It is clear from the preceding that $W∼♯⫅ {w∈W∼+ | w≦w0} ={w∈W∼′ | w≦Bw0}.$ It can be seen that equality holds here if and only if $\Delta$ is of type ${A}_{1},$ ${A}_{2}$ or ${B}_{2}\text{.}$ The distinguishing feature of these types responsible for this phenomenon is that every positive root is either fundamental or dominant; for other types one can find even a short root $\alpha$ which is neither. Since $\alpha$ is short, $⟨\alpha ,{\beta }^{\vee }⟩$ lies between $-1$ and $1$ for all roots $\beta ,$ in particular for $\beta ={\alpha }_{i}$ which gives $\delta -\alpha \in {X}^{+}$ (with $\alpha \notin {X}^{+}\text{)}\text{;}$ one sees that if $R$ is the reflection parallel to ${R}_{\alpha }$ sending $\delta$ to $\delta -\alpha ,$ then the image of the top simplex ${\left({E}^{*}\right)}^{{w}_{0}}$ under $R$ lies in ${E}^{+}$ but not in ${E}^{♯}\text{.}$ Thus one has ${w}_{0}R\leqq {w}_{0}$ with ${w}_{0}R\notin {W}^{♯}\text{.}$ For type ${G}_{2},$ see the Tessellation Diagram in § 3, which indicates the four members of $\left\{w\in {\stackrel{\sim }{W}}^{+} | w\leqq {w}_{0}\right\}$ not lying in ${\stackrel{\sim }{W}}^{♯}\text{.}$

${}^{1}$ (Added in Proof.) It has been shown in a recent preprint of Mr. A. van den Hombergh (Katholieke Universiteit, Nijmegen) through a somewhat complicated analysis, that if $\Gamma$ is an arbitrary indecomposable Coxeter group of rank $>2$ and $\varrho$ an automorphism of the Bruhat partial order structure on $\Gamma$ (which obviously permutes the atoms), then $\varrho$ is determined by its restriction to the set of Coxeter generators of $\Gamma \text{;}$ in contrast, when $\Gamma$ has rank 2 (which means it is finite or infinite dihedral), say with $|\Gamma |=2m$ $\text{(}3\leqq m\leqq \infty \text{)},$ the structure of this partial-order is easily described upon noting that for $0 there are exactly 2 elements of "height" $i$ (viz. the elements of length $i\text{)},$ which shows that the automorphism group is the direct product of $m-1$ copies of the cyclic group of order 2.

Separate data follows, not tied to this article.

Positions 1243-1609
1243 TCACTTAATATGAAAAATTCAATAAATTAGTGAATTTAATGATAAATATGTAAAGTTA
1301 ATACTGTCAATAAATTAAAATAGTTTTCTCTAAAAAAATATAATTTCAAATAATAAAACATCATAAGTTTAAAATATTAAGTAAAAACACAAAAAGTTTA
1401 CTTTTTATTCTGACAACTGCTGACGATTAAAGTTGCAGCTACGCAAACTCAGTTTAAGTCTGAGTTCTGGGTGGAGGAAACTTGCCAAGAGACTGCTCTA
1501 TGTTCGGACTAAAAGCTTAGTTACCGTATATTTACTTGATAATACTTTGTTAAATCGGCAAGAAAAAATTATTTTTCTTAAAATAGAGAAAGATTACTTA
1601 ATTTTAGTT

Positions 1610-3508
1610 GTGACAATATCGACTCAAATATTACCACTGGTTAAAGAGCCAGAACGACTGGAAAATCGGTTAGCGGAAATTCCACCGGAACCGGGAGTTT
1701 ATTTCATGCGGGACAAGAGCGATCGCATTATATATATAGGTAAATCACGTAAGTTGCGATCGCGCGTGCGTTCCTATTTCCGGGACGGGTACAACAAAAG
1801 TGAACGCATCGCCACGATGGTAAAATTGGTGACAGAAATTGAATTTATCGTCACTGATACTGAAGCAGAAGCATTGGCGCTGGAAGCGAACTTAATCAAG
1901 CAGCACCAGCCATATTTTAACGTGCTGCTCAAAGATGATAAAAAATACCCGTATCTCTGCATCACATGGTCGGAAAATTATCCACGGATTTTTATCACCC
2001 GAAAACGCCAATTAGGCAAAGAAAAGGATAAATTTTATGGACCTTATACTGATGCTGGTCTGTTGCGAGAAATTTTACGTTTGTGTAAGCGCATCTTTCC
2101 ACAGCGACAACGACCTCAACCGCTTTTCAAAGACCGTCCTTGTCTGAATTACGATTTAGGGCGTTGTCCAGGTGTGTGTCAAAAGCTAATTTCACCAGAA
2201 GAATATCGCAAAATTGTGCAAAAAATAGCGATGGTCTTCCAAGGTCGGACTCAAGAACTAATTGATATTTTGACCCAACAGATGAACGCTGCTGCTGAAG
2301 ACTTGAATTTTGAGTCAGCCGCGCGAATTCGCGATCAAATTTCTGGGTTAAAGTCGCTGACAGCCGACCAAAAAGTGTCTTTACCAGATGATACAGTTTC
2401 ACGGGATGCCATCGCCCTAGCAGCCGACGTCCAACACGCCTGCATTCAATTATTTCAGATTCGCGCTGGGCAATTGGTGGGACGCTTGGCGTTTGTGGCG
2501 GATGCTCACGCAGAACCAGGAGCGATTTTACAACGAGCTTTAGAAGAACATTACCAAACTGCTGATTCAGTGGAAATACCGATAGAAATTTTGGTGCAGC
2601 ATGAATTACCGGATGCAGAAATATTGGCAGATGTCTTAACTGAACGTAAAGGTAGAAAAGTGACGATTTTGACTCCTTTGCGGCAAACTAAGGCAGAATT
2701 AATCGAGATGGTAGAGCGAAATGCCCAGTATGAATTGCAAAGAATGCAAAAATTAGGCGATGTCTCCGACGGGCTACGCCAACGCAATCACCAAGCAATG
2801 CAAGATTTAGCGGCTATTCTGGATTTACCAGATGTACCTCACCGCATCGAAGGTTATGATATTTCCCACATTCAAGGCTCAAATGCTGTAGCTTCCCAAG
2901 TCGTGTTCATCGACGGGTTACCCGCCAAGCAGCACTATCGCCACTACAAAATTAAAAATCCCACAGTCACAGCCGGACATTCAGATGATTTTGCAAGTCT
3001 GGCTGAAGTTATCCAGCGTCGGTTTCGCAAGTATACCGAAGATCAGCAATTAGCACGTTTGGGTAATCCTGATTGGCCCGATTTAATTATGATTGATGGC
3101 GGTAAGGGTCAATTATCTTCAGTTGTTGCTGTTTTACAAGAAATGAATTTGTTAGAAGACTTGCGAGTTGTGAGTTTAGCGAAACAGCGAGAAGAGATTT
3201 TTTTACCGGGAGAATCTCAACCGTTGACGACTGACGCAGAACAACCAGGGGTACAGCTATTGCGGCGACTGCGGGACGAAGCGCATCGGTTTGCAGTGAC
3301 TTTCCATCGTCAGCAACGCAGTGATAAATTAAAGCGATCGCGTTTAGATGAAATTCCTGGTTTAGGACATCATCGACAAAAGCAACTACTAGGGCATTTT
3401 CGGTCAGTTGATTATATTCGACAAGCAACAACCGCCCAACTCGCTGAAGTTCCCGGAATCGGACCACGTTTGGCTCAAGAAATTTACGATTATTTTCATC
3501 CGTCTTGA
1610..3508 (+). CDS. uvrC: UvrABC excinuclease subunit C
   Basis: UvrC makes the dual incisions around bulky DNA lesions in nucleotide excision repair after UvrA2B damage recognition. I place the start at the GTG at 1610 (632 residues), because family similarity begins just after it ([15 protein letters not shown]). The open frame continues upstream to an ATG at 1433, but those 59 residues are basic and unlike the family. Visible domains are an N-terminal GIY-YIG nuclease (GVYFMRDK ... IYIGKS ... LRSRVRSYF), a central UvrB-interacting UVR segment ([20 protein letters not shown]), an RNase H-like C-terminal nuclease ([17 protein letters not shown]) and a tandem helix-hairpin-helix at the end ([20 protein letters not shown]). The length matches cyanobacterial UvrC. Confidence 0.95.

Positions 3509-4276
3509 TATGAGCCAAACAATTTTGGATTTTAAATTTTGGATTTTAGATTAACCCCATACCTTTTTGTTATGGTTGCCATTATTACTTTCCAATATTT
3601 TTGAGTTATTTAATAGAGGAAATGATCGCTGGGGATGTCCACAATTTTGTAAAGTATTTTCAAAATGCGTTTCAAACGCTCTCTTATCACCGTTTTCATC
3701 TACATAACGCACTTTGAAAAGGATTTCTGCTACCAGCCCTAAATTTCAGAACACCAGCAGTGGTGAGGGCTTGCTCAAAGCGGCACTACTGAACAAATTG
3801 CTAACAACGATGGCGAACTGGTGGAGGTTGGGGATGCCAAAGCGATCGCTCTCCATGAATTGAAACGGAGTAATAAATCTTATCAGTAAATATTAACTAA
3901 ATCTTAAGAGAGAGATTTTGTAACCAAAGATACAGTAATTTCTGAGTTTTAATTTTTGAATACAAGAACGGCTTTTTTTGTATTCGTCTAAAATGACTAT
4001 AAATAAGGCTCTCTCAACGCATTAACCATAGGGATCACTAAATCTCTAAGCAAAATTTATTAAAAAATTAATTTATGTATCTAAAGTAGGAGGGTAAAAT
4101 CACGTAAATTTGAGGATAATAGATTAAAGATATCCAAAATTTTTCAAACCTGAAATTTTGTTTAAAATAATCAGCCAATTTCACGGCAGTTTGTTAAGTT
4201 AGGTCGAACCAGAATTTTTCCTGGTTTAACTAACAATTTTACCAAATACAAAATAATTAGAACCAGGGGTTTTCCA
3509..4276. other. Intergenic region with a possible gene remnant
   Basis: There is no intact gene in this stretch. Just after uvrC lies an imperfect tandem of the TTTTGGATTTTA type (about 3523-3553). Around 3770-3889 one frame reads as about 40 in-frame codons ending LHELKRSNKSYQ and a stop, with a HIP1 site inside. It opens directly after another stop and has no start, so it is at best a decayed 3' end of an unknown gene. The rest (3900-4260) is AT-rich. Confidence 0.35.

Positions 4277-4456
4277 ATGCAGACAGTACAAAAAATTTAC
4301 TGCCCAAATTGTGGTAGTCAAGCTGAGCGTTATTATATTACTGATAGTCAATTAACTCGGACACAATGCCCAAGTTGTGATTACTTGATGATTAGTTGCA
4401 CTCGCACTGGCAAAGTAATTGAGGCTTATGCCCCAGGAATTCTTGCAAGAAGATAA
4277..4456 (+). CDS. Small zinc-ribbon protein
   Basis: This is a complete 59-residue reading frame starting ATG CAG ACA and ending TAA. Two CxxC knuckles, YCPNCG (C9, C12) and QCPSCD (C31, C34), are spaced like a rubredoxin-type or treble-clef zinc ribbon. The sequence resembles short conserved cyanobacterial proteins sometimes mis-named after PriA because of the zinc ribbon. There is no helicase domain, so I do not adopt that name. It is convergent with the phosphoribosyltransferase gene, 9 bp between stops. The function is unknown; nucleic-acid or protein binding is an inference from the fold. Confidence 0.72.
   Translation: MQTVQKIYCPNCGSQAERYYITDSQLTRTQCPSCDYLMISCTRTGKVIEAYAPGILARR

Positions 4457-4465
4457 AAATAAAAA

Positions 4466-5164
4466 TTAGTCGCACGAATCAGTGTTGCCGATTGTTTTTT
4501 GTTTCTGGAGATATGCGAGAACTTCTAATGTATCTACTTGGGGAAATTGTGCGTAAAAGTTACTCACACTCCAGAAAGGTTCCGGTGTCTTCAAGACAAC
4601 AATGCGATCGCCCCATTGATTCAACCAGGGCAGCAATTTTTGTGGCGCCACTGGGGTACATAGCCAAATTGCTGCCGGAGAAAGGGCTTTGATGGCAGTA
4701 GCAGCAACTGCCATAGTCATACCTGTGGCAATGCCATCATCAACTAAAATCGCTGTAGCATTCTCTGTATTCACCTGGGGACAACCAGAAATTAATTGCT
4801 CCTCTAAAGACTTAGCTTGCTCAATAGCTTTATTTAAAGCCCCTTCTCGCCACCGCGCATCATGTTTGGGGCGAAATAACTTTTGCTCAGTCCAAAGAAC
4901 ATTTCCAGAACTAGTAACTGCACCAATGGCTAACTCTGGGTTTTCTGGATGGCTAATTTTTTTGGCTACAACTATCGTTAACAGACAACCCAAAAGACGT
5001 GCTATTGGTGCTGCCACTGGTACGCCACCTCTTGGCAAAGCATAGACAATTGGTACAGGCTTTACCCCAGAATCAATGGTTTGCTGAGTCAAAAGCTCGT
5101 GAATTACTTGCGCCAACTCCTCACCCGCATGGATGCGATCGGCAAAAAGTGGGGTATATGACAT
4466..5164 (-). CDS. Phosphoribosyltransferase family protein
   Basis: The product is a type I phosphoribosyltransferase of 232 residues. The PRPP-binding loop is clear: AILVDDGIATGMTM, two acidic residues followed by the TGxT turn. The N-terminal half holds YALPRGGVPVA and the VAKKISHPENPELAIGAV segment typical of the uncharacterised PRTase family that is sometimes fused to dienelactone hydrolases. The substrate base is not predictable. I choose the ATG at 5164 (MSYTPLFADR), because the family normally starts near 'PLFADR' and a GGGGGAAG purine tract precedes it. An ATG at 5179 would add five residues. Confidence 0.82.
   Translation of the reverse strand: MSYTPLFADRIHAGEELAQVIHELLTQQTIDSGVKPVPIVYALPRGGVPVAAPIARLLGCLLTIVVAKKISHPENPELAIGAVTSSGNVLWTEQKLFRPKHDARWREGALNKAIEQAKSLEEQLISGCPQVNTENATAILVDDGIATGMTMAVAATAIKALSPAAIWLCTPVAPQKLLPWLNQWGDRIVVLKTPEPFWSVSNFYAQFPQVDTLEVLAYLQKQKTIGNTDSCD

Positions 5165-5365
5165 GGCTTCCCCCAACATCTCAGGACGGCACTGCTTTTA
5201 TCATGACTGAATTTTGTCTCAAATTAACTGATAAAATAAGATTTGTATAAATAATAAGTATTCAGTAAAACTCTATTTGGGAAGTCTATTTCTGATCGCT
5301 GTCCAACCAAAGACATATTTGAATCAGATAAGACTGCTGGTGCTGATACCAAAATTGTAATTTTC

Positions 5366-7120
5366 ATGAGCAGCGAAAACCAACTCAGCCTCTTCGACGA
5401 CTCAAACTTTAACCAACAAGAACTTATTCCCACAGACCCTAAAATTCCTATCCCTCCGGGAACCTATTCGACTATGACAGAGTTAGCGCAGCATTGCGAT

## Notes and References

This is an excerpt of the paper The Role of Affine Weyl groups in the representation theory of algebraic Chevalley groups and their Lie algebras by Daya-Nand Verma. It appeared in Lie Groups and their Representations, ed. I.M.Gelfand, Halsted, New York, pp. 653–705, (1975).